Everyone knows there’s no such thing as a free lunch. But come September, there will be a free brunch downtown as part of the second Hoptoberfest, an annual celebration of the local craft beer industry. In fact, local entrepreneur Mark Sellers, who owns a half-dozen or so downtown nightspots and is the brains behind the event, has expanded Hoptoberfest to a two-day good time and calls the free eats “The World’s Largest Beer Brunch.”
Those who buy a ticket to the fest’s opening day Sept. 15 will get a shot at a seat for the brunch Sept. 16. Sellers plans to serve 2,000 ticketholders at the breakfast buffet that starts at 10 a.m. on a first-come, first-serve basis. Tickets go on sale Aug. 15 at ticketweb.com and the price is still $10.
“Last year’s beer fest drew 3,500 people and received a great response from attendees. This year, we’re building on that success by making it bigger, better, and offering free food, all without raising the price of the ticket,” said Sellers, whose HopCat is a sponsor of the event.
Speaking of lunch, now is a good time to go to as many of the 28 downtown restaurants as possible and chew on a sandwich. Grandwich 2012, the city’s signature sandwich competition, is under way and online voting for the 10 best is going on through Aug. 13 at downtowngr.org/sandwich, which is the virtual home of the Downtown Alliance and where you can find the participating restaurants.
Grandwich is the grand creation of Nicole Infante, who presented the idea last year at a 5x5 forum that Rick DeVos started. “The ultimate goals of the competition are to support local business, to put Grand Rapids on the culinary map, and, in general, to taste a lot of different and delicious sandwiches,” said Infante, who truly shows she understands the finer points of life with her last reason.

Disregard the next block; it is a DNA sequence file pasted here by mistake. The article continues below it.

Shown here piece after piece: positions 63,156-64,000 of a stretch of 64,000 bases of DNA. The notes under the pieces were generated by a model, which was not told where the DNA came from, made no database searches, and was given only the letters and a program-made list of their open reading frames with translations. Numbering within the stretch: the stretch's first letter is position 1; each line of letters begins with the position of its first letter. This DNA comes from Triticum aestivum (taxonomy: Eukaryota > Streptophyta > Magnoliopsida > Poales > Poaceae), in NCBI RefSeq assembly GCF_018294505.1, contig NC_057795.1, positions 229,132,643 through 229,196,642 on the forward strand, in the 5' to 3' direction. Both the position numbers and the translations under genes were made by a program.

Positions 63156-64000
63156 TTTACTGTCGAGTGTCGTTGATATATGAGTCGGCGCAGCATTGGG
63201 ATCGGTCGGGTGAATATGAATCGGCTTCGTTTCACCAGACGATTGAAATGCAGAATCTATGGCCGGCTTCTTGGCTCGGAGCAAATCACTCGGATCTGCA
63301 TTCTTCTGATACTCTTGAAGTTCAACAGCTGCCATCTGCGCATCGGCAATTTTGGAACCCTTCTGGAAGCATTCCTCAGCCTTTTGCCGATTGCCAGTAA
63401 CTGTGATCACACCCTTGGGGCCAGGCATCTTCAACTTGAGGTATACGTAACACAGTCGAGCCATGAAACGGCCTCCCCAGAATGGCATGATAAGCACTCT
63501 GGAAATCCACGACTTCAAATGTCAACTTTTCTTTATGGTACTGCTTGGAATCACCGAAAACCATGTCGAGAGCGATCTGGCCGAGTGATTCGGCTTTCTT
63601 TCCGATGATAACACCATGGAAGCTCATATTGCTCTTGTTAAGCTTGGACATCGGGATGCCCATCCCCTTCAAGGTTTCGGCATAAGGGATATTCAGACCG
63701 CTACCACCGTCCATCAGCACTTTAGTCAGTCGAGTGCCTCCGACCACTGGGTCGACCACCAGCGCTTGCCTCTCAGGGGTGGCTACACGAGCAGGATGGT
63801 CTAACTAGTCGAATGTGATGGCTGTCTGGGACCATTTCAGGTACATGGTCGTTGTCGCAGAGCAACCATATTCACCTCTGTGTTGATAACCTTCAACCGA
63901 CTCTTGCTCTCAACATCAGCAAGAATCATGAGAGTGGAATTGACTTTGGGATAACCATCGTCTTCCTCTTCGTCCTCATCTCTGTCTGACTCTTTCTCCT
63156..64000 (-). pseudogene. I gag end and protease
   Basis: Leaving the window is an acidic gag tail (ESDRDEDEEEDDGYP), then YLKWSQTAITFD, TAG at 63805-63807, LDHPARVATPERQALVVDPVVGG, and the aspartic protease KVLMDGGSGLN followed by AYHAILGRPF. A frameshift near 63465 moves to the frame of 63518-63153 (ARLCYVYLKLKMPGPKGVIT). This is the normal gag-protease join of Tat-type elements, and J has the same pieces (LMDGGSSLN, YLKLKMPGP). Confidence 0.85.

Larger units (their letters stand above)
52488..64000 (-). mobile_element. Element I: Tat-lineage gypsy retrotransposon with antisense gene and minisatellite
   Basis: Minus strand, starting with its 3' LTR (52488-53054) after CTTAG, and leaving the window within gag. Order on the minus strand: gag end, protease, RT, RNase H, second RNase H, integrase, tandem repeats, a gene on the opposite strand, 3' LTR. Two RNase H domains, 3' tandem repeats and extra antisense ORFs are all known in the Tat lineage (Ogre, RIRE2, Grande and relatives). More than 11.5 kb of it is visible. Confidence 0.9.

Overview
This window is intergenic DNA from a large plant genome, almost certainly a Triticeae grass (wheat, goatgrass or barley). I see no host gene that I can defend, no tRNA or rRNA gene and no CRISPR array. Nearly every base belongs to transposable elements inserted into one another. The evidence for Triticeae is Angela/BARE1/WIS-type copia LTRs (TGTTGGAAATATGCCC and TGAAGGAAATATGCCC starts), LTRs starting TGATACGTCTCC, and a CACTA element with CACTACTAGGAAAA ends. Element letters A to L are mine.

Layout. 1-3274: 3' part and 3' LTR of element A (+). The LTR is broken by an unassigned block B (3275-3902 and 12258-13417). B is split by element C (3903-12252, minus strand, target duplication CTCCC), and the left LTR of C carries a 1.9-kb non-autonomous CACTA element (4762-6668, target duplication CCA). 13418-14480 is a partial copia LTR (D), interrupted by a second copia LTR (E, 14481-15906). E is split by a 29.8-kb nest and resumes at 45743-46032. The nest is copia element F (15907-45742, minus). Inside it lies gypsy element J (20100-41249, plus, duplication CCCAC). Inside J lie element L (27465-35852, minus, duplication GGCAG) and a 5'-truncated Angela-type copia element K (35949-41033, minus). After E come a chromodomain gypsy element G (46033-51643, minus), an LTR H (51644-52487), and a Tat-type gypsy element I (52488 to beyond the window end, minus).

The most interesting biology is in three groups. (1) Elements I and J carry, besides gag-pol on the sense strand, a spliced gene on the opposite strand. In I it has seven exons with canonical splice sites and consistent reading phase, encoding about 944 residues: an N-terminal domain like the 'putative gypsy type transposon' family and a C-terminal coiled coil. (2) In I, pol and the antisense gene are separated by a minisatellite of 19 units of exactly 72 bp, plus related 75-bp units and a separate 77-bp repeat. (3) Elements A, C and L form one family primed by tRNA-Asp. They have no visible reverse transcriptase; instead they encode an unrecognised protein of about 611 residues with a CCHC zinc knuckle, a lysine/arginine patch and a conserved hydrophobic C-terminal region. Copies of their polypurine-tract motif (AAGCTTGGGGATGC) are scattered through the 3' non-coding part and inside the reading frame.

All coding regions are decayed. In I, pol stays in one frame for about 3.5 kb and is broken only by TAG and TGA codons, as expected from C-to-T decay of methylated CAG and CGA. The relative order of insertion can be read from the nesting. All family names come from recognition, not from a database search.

The people’s choice of top 10 sandwiches will be announced Aug. 14. On Aug. 17, a panel of judges will eat for free and make their choices known at the Grand Rapids Art Museum.
By the way, the same website is accepting votes for a host of downtown bests — things like best new construction, best adaptive reuse of a building and plenty of other things to celebrate. Voting for the best runs through Sept. 7.
Wind farm tours booked
Everybody has heard about commercial wind energy turbines, but seeing one up close is entirely different. The size boggles the mind.
Like it or not, Consumers Energy was facing the prospect of a lot of gawkers drawn to the Lake Winds Energy Park in construction south of Ludington. Twenty-two of the 56 turbines are in place and strikingly visible from the nearby U.S. 31 expressway. The turbine towers are about 15 feet wide at their base and the blades are 160 feet long, are 8 or 9 feet wide at their widest part, and are attached to a hub that is almost 300 feet above the ground. At its highest point in rotation, a blade tip is almost 500 feet above the ground.
The turbines are on private property and strictly off limits, but there is still the risk that gawkers would cause accidents with the heavy construction equipment on the roads, so Consumers decided to offer free mini-bus tours at the Lake Winds site on Thursdays, Fridays and Saturdays, with sign-up through the Ludington/Scottville Area Chamber of Commerce.
Great idea — and so popular that the tours were quickly booked solid all the way through Labor Day. But Dennis Marvin of Consumers said there is the chance more tours will be added. Stay tuned.